Warning: This review refers to aspects of the plot.
At a time when anti-establishment sentiment and other thought terminating clichés are firmly on the political radar, a timely adaptation of Philip Roth’s 1997 novel, a take on the collapse of post-war American idealism, toppled by its counter-cultural nemesis, and made intimate and familial so that we might connect to it and read the characters as proxies for the country under glass, is very welcome indeed.
Former college football star Ewan McGregor and his beauty queen wife, Jennifer Connelly, are an apple pie couple – earnest, industrious, aspirational, dutifully deferent to their backgrounds and optimistic about the future. When questioned about why these all-American beauties would move to a rural town beyond the New York suburbs by his Jewish Father, a cultural backwater, a bedimpled McGregor responds, “we can live anywhere we want, this is America!” In short, he’s the unalloyed optimism and promise of the post-war generation; promise that only starts to fade once the couple’s daughter, stuttering Meredith (or Merry for short; the kind of dark joke that works better on the page) hits adolescence and starts to exhibit some worrying psychosexual behaviours. There’s an Electra Complex, extreme emotional sensitivity (particularly to political events – “why don’t people have a conscience?”), anger, and godless nihilism. Connelly frets that their clever girl’s become stupid, while McGregor lapses into denial, and a few elliptical acts of leapfrogging later, the family’s looking at a child they don’t understand who at 16, becomes involved in anti-war militancy.
Roth’s story taps into the anxiety that haunts the nuclear family, ground later trod by Lionel Shriver in We Need to Talk about Kevin, that’s there’s an intrinsic flaw in what’s spun as a seemingly stable and economically viable institution, that is intangible, perhaps unknowable; a flaw that leads to unhappy, possibly even dangerous children.
Though American Pastoral’s characters exist to explore social history, the human dimension is, as ever, the key to the mystery. An early scene, in shrink Molly Parker’s office, suggests an explanation; that stuttering Meredith, far from being a normal girl with a speech impediment, has in fact evolved a strategy to cope with the pressure of following two such illustrious parents – a charge defensively stamped on by Connelly. We’ve seen no evidence of this pressure, only paternal warmth (from McGregor at least), but it plants a seed – one we anticipate will grow into rebellion, resentment and jealously. It does, and that seems to be that, except that Parker’s quack is later outed as a revolutionary sympathizer, and consequently the suggestion is made that this woman, who’s had unfettered access to Merry throughout her vital formative years, may have consciously dripped ideological poison in her ear, politicizing her consciousness, or at the very least refracting her responses in therapy through an ideological prism.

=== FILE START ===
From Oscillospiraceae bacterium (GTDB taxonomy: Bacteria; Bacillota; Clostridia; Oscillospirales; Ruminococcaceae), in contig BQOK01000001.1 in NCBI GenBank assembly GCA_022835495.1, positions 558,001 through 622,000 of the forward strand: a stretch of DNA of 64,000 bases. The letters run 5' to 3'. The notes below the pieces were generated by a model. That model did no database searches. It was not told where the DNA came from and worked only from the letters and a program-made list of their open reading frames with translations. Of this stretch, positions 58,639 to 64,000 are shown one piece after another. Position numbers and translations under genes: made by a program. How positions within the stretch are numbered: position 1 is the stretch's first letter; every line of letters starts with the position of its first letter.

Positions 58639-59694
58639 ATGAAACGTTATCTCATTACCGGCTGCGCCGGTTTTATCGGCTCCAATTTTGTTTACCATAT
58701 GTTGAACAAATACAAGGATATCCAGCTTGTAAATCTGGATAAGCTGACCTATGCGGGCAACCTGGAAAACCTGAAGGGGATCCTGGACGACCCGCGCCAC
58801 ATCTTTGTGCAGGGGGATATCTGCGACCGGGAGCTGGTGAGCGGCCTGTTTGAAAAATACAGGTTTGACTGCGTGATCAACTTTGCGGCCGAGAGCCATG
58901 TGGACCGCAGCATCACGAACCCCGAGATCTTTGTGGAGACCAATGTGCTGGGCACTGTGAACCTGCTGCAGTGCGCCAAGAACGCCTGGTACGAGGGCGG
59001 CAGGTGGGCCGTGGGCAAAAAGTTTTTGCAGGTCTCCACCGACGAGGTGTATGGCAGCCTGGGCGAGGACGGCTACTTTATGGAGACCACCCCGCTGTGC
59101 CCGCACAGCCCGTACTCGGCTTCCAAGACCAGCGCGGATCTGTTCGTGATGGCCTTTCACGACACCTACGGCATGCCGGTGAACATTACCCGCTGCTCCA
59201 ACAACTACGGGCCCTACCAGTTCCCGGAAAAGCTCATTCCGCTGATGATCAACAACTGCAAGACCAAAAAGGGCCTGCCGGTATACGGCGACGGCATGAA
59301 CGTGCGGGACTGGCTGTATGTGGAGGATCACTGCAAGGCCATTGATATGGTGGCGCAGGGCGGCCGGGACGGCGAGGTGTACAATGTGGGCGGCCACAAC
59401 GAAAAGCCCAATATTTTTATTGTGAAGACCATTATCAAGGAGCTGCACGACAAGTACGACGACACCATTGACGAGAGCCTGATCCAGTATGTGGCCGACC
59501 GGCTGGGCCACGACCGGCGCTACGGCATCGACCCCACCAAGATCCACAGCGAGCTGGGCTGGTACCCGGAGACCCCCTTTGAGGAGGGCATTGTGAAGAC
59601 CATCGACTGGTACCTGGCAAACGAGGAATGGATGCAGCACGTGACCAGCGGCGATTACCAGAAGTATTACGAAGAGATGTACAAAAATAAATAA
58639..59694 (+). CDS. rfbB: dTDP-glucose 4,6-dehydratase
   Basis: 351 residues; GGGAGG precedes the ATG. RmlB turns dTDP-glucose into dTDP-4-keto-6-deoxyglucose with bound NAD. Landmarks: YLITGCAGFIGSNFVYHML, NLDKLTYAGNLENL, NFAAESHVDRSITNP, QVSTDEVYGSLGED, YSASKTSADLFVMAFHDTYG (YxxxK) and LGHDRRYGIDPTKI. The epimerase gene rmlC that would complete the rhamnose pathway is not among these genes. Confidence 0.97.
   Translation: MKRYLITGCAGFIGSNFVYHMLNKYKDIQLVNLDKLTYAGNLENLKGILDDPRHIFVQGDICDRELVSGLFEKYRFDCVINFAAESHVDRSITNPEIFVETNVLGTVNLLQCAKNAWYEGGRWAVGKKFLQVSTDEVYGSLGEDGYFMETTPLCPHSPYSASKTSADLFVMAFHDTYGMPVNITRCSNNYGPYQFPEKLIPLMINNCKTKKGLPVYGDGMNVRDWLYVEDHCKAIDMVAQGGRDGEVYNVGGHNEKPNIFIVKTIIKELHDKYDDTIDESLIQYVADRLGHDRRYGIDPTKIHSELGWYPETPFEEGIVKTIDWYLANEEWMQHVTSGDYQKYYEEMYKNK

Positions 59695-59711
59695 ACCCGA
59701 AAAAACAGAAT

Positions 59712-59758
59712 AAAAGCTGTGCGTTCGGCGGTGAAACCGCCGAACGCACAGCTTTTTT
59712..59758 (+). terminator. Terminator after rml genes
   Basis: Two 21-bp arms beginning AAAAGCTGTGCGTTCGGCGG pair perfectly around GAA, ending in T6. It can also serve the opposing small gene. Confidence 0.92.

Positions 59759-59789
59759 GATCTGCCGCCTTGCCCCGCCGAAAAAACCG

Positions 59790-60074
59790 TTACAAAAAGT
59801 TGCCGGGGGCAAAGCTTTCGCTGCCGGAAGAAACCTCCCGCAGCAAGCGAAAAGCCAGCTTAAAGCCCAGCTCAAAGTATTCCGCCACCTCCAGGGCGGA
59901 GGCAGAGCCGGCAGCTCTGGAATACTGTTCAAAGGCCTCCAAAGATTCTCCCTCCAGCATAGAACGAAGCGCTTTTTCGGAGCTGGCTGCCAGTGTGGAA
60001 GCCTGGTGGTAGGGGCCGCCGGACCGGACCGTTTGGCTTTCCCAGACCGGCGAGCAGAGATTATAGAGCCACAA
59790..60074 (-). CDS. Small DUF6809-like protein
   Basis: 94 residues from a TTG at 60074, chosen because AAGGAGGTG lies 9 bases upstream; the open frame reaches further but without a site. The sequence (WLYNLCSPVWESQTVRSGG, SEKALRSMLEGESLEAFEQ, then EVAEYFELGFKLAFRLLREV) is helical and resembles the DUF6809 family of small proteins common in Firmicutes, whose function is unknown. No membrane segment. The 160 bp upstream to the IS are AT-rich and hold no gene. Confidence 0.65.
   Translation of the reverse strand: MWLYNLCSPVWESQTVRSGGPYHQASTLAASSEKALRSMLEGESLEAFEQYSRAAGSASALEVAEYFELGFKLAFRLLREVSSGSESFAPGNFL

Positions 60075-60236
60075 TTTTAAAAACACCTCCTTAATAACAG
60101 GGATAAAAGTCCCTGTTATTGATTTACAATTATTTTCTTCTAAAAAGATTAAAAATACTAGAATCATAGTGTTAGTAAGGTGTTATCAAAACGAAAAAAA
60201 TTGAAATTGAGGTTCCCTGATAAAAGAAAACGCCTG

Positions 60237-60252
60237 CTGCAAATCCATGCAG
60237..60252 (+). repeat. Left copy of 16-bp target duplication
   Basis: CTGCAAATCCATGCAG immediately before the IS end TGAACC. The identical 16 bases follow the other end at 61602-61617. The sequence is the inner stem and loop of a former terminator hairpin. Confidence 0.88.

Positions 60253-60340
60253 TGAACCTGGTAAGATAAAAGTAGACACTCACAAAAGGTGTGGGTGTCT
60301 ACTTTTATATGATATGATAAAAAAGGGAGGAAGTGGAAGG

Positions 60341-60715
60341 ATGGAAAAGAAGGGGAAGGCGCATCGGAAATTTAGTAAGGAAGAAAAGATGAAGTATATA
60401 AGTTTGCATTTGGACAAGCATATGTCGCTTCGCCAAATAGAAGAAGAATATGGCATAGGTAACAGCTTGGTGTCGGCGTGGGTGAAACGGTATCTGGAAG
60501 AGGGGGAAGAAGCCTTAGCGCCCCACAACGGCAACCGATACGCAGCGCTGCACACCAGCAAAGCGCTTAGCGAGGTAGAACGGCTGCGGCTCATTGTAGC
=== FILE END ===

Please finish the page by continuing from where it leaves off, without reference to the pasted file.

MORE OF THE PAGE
We don’t see any sessions between therapist and daughter, so her conversion from troubled tween to post office bomber remains shrouded in uncertainty. All we really can discern is Roth’s fear and suspicion of female sexuality and its potential to destablise (Connelly later has a breakdown involving impromptu nudity and an affair), evident in much of his work (see The Humbling) and captured vividly by McGregor in his directorial debut.
As a metaphor for the fractious political and social forces that unraveled American society in the ‘60s and ‘70s, American Pastoral is successful enough; there’s no clear rejoinder to the questions it asks, just as there isn’t in the wake of recent events, like the Trump ascendancy. What is clear is that there’s a chasm separating ideas of nationhood, and one’s place in it, and psychological reality, with the dominant narratives that shape the former frustrating our ability to understand the latter.
As a piece of drama, McGregor’s film struggles, and he is the cause. As Swede Levov, increasingly troubled father and standard bearer for the American Dream, McGregor lacks the gravitas and layers the part demands. He’s simply too earnest, too mannered, in a role that required depth and realism, of the type associated with vintage Al Pacino, rather than paddling in the shallows. There’s the sense that the material was just too big for McGregor the director, and that he was unable to summon the performance required to ground it. Without that ballast, his Levov seems naïve at best, empty at worst; a man who lacks the interiority that would have added pathos to the father-daughter scenes, and guilt to those featuring his increasingly despondent and troubled wife. It’s a competent production with an intriguing trajectory and unsettling, poignant conclusion, but American Pastoral the movie is, like poor Meredith, missing that vital, intangible something.